Feedgrain Focus: Flat as rain offsets execution squeeze

Liz and Henry Wells, June 3, 2021

This crop of Pioneer A75 sorghum near Dalby in southern Queensland is close to harvest. Photo: Pioneer Seeds

PRICES for feedgrain have changed little in the past week, with some welcome rain in parts of Victoria and South Australia quashing the upside, and ongoing execution issues blocking the downside.

In the northern market, accumulation of top-grade sorghum for export continues, while the poultry and pig markets factor in grain with up to 10 per cent sprouting.

Consumers across eastern Australia are now booking grain for delivery out as far as September as execution difficulties and surprisingly buoyant export values put a floor in values ahead of new crop.

Nearby New-crop January
Barley Downs $300 steady $276 down $2
Wheat Downs $332 steady $310 steady
Sorghum Downs $315 steady $275 Mar-Apr down $5
Barley Melbourne $275 steady $275 up $5
Wheat Melbourne $330 down $2 $322 steady

Table 1: Indicative delivered prices in Australian dollars per tonne.

Sorghum market split

Bulk exports of Australian sorghum are continuing, with the most recent one on its way to Japan from Newcastle, and another due out of Brisbane early next month, with China the expected destination.

Wash-outs based on quality problems have cost some growers dearly when either mouse droppings in samples or sprouting caused by rain on the crop just prior to harvest, or both have been evident.

Stringent receival standards have been enforced at port to ensure grain has met export standards, and some grain knocked back for export has made its way into the stockfeed market.

However, this market is limited, as wheat and barley are still seen as better value than discounted sorghum.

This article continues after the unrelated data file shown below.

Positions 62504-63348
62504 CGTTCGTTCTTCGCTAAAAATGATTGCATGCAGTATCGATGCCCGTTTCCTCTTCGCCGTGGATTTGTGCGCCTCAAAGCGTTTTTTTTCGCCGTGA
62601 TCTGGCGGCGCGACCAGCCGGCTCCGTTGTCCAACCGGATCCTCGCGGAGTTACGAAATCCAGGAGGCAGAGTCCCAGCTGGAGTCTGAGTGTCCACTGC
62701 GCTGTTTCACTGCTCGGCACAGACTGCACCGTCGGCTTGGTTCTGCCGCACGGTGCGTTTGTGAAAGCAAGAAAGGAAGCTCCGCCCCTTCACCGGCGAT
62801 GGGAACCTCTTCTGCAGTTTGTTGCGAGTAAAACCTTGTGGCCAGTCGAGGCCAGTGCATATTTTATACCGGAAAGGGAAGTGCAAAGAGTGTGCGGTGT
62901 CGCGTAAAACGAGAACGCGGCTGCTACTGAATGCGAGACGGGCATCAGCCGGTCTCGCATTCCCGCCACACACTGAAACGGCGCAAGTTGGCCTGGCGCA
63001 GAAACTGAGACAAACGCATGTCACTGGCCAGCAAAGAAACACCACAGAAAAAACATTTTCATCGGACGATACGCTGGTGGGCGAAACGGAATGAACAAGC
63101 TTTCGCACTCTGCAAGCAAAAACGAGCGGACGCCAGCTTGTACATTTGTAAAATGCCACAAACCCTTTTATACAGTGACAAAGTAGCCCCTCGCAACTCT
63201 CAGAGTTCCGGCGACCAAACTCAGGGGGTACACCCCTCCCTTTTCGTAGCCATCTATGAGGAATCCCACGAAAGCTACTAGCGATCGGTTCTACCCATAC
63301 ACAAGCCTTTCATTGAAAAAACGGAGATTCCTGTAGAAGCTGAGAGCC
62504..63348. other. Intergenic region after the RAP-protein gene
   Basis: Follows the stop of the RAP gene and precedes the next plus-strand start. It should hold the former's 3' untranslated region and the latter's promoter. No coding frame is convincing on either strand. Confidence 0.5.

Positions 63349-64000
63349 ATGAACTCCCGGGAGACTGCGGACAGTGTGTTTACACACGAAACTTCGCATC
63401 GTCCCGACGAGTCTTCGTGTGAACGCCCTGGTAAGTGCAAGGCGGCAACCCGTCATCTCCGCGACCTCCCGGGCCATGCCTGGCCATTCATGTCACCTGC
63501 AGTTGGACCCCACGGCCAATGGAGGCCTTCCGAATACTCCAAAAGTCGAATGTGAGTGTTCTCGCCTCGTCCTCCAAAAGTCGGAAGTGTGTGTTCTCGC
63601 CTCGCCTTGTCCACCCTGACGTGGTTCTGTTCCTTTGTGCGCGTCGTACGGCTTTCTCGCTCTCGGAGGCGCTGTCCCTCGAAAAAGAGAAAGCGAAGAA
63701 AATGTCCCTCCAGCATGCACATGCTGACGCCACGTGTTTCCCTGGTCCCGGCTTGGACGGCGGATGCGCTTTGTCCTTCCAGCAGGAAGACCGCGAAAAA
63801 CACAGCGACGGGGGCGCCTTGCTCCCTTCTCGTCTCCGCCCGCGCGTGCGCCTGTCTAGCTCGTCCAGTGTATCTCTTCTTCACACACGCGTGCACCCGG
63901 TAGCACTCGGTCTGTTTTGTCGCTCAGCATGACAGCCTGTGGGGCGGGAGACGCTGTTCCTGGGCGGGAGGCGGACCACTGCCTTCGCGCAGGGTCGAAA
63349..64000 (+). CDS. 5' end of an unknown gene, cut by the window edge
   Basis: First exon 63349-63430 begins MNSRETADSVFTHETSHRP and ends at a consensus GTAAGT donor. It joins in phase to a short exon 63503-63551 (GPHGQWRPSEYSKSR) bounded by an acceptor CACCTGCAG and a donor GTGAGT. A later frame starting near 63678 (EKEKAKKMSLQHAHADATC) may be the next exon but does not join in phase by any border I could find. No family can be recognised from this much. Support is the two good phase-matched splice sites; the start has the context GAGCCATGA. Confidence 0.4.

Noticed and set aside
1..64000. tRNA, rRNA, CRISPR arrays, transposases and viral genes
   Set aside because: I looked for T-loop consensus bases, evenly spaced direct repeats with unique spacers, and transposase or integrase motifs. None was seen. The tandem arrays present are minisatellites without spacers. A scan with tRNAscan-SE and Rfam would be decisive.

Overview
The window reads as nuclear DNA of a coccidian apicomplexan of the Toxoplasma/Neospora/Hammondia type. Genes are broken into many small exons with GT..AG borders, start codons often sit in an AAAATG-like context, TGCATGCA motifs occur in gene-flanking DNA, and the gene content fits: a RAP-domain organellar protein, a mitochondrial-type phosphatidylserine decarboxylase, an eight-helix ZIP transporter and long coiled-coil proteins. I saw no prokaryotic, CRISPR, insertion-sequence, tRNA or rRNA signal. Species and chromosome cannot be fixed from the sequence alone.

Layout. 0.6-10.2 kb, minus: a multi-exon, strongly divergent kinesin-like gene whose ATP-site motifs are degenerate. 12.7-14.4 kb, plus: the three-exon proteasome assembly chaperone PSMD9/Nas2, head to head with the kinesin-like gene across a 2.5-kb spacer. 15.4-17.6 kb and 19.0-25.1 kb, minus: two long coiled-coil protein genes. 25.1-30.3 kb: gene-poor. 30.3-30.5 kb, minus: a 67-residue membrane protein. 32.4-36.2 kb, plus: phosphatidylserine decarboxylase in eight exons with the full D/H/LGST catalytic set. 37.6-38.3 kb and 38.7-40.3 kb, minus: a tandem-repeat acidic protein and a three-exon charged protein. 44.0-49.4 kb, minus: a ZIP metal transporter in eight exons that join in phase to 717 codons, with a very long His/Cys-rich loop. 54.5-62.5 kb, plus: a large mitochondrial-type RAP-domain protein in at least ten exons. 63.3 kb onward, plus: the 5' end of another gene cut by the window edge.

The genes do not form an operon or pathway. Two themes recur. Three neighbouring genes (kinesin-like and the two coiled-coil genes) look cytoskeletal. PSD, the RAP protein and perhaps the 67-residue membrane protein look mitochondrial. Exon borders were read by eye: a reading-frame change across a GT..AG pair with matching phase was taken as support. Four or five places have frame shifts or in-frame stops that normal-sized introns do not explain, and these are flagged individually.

Darwalla is a major poultry producer in south-east Queensland, and feeds manager Gary Heidenreich said the group was using some sorghum with up to 10pc sprouting.

“If you look at SFW wheat, Barley 1 and Sorghum 1, sorghum wouldn’t get a look-in on a cost basis.

“We will look at off-spec sorghum, but ergot is something we definitely don’t want, and mould we don’t want either.”

“We’ve been on a wheat-barley ration since the end of last year, and it’s only in the past two weeks we’ve been using a bit of sorghum in some of our rations,” Mr Heidenreich said.

“We might reduce our barley inclusion by 5-10pc, but 10-20pc in the ration is all we’d go to for off-spec sorghum.”

However, severely downgraded sorghum trading as Sorghum X is yet to find a volume home,

Mr Heidenreich said barley prices were firm, and while wheat has not got any cheaper, it is more accessible.

“Only a couple of weeks ago I was almost out of wheat; now it’s coming in really well.”

Another market source said wash-outs in the delivered Brisbane market have occurred at up to $370/t, but trades were now occurring at around $330, and sorghum with up to 10pc sprouting was meeting limited demand.

“Sorghum 2 is at a $30 discount to that, but the window has opened and shut on that market.”

Sorghum X with greater than 10pc sprouting is nominally trading at $240/t, but nutritionists will are not keen to include any more than a minimal percentage because of its low feed value.

Some crops in New South Wales and southern Queensland have had rain since yesterday, with Forbes on 29mm and Nindigully on 30mm recording the highest registrations.

Prior to this rain, reports from the tail end of the Darling Downs sorghum harvest say unharvested grain had excessively high moisture already, and was going into on-farm driers prior to hitting the market.

Planting ends, rain welcome

In New South Wales, Stewart Grain trader Robert Quinn said execution in the north was still tight, but that could change in the next week or two and bring more grain to market.